- Learning platforms and tools: The Collaborative will create online and in-person learning platforms and tools on effective advocacy and implementation of the WSR model, including exchanges, convenings, assessment frameworks, best practices, lessons learned and analysis.
- Strategic and technical assistance: The Collaborative will provide support for workers’ rights groups, NGOs, and businesses in adapting and implementing the WSR model in new locations and industries.
- Field-wide coordination: Moving the corporate accountability/responsibility field towards an effective model such as WSR requires significant outreach, education and coordination. The Collaborative will provide support and guidance for WSR efforts to develop in a coordinated fashion rather than at cross-purposes. It will also map opportunities to expand the model, to develop sustainable funding streams for implementation, generate information-sharing across efforts, and provide a vehicle for collective strategizing.
- Promotion: The Collaborative will also promote the WSR model through media work, publishing, and coordinated public presentations. As part of this effort, the collaborative will also build a critique of the structural flaws in traditional social responsibility models, and work to ensure that the new paradigm for human rights in supply chains is firmly grounded in WSR principles.
One of the Network’s primary goals is to provide technical assistance to organizations that are interested in adopting the WSR model. If you are interested in working with the Network to develop a WSR program, please contact our Director of Strategic Partnerships, Sean Sellers, at email@example.com. Even if you’re not sure whether WSR is the right approach for your organization or workplace but are interested in learning more, please feel free to contact us. We have also drafted a series of concept briefs, available here (hyperlink to Concept Briefs page), that outline several of the most important elements in building and implementing the model. We should caution, however, that these briefs are very general in nature and should primarily serve as the jumping off point for a conversation, not as the sole basis of a WSR program.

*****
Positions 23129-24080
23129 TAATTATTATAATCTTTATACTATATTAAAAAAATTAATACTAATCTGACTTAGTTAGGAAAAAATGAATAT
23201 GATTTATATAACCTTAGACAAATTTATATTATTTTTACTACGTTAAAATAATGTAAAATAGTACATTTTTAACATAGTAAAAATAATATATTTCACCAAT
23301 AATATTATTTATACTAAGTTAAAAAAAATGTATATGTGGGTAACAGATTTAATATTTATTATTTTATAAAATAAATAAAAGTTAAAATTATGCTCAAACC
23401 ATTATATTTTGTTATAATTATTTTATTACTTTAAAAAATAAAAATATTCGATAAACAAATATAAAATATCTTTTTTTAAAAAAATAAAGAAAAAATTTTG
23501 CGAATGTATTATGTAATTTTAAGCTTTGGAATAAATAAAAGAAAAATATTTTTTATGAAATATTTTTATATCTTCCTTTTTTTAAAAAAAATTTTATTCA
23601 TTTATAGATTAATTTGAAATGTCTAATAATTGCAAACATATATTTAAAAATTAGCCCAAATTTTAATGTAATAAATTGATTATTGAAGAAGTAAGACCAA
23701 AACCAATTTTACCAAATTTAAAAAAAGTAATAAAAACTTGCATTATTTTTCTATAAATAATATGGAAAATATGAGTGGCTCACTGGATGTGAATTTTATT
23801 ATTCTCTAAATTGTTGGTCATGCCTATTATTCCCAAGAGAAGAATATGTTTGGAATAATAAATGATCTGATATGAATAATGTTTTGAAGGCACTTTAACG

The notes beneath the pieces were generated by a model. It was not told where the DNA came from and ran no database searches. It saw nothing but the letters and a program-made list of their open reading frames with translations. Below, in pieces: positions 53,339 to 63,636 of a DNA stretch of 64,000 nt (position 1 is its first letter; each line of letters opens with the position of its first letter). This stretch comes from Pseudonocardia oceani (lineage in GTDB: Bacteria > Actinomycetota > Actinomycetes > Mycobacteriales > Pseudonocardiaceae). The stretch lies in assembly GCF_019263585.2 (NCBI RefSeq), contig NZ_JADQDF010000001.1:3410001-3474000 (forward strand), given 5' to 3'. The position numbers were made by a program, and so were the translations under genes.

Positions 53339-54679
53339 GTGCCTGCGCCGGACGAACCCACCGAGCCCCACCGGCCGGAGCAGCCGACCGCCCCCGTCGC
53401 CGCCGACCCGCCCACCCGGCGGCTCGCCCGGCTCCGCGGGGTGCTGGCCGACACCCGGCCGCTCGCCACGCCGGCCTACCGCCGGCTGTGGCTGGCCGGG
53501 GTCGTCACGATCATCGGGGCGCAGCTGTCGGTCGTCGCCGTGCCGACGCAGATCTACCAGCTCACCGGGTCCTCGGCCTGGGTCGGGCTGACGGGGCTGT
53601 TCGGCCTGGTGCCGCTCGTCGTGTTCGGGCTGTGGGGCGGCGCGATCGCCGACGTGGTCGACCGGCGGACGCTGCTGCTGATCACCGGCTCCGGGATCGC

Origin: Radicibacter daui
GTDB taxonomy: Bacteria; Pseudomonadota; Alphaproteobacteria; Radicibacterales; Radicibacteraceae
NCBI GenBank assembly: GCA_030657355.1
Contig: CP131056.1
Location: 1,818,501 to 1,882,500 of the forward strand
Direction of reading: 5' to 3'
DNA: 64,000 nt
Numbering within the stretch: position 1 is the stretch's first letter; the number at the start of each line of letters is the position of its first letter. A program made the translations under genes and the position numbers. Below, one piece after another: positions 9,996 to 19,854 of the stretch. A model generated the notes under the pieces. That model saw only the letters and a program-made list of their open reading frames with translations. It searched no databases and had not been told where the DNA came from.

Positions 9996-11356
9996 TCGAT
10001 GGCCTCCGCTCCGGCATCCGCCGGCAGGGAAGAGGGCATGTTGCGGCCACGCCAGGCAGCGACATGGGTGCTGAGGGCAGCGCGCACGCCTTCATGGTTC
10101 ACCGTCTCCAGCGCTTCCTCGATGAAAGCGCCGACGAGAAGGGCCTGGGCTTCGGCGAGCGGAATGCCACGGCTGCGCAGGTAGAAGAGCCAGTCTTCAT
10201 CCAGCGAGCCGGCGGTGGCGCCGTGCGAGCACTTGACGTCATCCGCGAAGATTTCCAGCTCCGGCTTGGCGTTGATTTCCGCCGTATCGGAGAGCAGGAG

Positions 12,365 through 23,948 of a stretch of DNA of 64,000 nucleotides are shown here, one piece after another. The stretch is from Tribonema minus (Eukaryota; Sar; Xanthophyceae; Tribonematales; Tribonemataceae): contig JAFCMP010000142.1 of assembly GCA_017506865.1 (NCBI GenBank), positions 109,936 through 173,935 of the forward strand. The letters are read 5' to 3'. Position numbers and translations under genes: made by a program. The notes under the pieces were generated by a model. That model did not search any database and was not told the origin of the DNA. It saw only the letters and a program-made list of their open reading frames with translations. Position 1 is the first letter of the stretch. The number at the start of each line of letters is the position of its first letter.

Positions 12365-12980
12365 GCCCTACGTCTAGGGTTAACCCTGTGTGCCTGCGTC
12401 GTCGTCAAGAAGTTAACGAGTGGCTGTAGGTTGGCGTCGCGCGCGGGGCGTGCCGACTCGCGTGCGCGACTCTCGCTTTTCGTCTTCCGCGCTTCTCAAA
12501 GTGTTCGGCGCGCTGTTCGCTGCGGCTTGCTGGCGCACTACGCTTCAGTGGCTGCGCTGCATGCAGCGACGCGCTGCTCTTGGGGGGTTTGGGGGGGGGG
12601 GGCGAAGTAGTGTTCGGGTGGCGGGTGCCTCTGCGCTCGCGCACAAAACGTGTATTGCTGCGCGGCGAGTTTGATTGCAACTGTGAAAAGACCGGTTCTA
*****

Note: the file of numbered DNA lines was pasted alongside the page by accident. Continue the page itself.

The Network does not currently offer a membership option. However, we are working to develop a membership program. Please check back later or sign up for our newsletter to be notified when this program launches.
Consumers can support the growth of the WSR model both through informed purchases from existing WSR programs and by demanding that retailers join WSR programs where available.
We think it is critical to continue to build a base of academic knowledge about the success of WSR, and the failure of CSR/MSIs. To see what resources already exist, please visit our Resource Archive. We would be happy to talk with you about your research plan and discuss possibilities for collaboration. For more information, please contact our Director of Outreach and Education, Theresa Haas, at firstname.lastname@example.org.
Yes, please send media inquiries to our Director of Outreach and Education, Theresa Haas, at email@example.com. For background, please see our Toolkit for Journalists.
Frequently, analysis of social responsibility schemes focuses on standard setting. Greater focus should be given to the topics of implementation, enforcement, and outcomes—that is, how the articulated standards translate into change on the ground.